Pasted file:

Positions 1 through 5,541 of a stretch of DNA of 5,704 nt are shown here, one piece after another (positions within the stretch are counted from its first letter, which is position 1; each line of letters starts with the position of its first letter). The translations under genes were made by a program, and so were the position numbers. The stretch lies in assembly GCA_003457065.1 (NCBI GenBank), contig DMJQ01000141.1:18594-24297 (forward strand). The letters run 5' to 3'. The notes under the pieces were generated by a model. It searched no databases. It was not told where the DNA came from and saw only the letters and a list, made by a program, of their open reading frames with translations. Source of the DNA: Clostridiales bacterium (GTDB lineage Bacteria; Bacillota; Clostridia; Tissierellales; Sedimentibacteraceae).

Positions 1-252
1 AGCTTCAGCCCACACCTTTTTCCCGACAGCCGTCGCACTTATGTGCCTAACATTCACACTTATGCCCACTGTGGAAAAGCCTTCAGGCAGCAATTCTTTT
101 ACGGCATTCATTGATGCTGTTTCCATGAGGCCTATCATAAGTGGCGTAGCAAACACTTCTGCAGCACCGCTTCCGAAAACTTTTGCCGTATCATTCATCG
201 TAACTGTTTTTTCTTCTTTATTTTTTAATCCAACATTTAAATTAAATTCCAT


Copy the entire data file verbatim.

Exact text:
Positions 1 through 5,541 of a stretch of DNA of 5,704 nt are shown here, one piece after another (positions within the stretch are counted from its first letter, which is position 1; each line of letters starts with the position of its first letter). The translations under genes were made by a program, and so were the position numbers. The stretch lies in assembly GCA_003457065.1 (NCBI GenBank), contig DMJQ01000141.1:18594-24297 (forward strand). The letters run 5' to 3'. The notes under the pieces were generated by a model. It searched no databases. It was not told where the DNA came from and saw only the letters and a list, made by a program, of their open reading frames with translations. Source of the DNA: Clostridiales bacterium (GTDB lineage Bacteria; Bacillota; Clostridia; Tissierellales; Sedimentibacteraceae).

Positions 1-252
1 AGCTTCAGCCCACACCTTTTTCCCGACAGCCGTCGCACTTATGTGCCTAACATTCACACTTATGCCCACTGTGGAAAAGCCTTCAGGCAGCAATTCTTTT
101 ACGGCATTCATTGATGCTGTTTCCATGAGGCCTATCATAAGTGGCGTAGCAAACACTTCTGCAGCACCGCTTCCGAAAACTTTTGCCGTATCATTCATCG
201 TAACTGTTTTTTCTTCTTTATTTTTTAATCCAACATTTAAATTAAATTCCAT